Chez Doris puts out call for warm-clothing donations as winter raps on Montreal's door

While the non-profit organization has been inundated with donations in the past, key items are often missing. For example, quality boots are an item that people don’t often donate enough.

Women have arrived at day shelter barefoot in the winter, says executive director

Marina Boulos-Winton, executive director of Chez Doris, says warm clothing, ranging from hats and scarves to jackets and socks, is needed. (CBC)

As Montrealers dig out their cold-weather wear for the incoming winter, a local day shelter for women is asking people to donate warm clothing for its clients.

"We do need winter coats, hats, scarves and most especially boots and socks," Marina Boulos-Winton, executive director of Chez Doris, told CBC Montreal's Daybreak Monday.

The organization provides support to women dealing with homelessness, poverty, mental illness and addictions. Chez Doris is the only women's day shelter in Montreal that's open seven days a week. 

There were a lot of asylum seekers at the shelter in recent months, she explained, and, for many of them, it will be their first winter.

They have very little money, she said, and they often have little to no winter clothing.

While the non-profit organization has been inundated with donations in the past, key items are often missing. Quality boots, she said, are always needed.

Also, she said, "socks are hugely important during the winter" because 30 per cent of the shelter's clients are homeless and need to keep their feet dry.

In winter months, these women are often hovering around building vents that release hot air or staying at libraries and coffee shops, she said, and they need warm clothing to get through the day.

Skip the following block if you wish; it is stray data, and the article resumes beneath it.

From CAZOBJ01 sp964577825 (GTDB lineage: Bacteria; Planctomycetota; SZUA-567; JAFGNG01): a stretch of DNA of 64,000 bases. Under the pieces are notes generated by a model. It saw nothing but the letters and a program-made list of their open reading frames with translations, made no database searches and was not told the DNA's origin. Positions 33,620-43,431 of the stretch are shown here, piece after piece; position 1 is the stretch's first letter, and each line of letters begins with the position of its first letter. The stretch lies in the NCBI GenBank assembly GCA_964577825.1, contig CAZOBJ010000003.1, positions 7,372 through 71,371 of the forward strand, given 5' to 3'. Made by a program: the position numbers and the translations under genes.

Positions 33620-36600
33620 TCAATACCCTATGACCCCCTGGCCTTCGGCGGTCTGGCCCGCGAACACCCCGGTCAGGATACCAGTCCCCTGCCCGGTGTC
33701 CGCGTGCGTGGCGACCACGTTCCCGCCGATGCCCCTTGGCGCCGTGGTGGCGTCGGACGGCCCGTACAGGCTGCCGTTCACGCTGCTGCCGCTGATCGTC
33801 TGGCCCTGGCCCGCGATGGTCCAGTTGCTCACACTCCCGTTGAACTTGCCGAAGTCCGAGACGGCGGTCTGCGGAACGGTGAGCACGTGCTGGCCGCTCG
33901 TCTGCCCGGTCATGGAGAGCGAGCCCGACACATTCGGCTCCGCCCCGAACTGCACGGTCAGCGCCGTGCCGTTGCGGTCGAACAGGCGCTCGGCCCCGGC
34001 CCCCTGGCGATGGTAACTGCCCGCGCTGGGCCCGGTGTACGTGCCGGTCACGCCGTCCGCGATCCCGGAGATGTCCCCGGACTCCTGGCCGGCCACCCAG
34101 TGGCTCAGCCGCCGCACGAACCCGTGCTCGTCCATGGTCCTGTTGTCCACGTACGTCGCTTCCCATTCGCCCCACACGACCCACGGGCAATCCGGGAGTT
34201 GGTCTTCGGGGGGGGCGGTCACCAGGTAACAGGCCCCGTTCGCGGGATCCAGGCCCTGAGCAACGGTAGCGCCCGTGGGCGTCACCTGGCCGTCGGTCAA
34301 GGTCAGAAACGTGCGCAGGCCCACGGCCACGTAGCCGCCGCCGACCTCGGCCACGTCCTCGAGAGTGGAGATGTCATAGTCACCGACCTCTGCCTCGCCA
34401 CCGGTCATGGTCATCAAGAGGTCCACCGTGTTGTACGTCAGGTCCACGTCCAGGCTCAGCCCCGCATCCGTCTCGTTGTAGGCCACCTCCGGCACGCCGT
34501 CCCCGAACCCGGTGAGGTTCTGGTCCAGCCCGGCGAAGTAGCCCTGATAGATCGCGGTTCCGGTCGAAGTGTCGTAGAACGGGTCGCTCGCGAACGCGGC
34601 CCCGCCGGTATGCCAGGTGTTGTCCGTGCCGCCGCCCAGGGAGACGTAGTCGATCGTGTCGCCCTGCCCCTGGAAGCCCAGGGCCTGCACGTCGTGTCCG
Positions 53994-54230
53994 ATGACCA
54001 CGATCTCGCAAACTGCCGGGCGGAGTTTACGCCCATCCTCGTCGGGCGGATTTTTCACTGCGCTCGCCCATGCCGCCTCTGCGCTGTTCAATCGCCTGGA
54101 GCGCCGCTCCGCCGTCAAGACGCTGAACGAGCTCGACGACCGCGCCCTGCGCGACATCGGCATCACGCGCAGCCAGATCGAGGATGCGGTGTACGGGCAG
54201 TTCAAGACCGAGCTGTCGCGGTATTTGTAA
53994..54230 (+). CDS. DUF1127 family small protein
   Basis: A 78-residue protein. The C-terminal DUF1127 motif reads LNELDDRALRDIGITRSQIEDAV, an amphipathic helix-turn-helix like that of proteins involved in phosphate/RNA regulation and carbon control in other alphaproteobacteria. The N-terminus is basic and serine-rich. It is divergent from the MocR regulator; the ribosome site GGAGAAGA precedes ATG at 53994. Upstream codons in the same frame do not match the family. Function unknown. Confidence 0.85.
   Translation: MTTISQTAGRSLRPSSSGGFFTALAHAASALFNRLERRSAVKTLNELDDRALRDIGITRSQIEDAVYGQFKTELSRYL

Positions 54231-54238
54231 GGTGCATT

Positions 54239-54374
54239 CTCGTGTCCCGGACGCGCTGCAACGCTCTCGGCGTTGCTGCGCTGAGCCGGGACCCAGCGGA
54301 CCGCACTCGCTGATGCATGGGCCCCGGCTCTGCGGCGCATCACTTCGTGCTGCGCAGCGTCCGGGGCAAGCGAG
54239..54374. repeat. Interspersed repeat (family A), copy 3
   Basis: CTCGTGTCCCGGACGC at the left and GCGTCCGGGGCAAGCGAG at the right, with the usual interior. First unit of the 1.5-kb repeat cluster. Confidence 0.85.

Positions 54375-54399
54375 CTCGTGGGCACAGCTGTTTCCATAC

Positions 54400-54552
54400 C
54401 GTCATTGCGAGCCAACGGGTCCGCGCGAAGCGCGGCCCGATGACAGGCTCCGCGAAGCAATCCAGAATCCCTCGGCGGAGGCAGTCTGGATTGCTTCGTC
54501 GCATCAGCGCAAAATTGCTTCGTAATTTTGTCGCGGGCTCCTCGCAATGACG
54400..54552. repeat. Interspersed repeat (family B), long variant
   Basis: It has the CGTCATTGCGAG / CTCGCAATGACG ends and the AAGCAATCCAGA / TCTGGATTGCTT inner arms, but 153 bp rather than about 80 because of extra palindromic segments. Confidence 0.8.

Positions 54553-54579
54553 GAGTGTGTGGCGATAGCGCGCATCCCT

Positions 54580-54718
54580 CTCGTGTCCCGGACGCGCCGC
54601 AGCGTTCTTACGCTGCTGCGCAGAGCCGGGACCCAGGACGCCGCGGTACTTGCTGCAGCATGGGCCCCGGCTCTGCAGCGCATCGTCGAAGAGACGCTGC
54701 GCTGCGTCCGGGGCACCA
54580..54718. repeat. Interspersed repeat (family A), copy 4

Beyond donating clothing, monetary donations help the organization keep up with priority needs — such as women with bare feet.

"Sometimes women will come with no shoes at all," she said.

"They have escaped a predator who has stolen their shoes so they don't get away. We have seen some girls come in with no shoes in the middle of winter."

Chez Doris will expand its services after it takes possession of the second building in November. (Charles Contant/CBC)

Donated money, she said, would go to ensuring women with no shoes have new boots that fit even if there are no fitting donated items in stock.

Financial donations will also go toward the organization's effort to expand in the coming years.

A $1-million donation from Andrew Harper has been invested in a second building and Chez Doris will be expanding its services — services that will include emergency overnight beds.

While the $1-million donation spurred the expansion, Boulos-Winton said the organization is now raising funds to cover additional costs and a larger operating budget.

"We're expanding to meet the need, so of course funding is going to be an issue," she said.

"You become like a 24-hour service, so it's like doubling your budget."

With files from CBC Montreal's Daybreak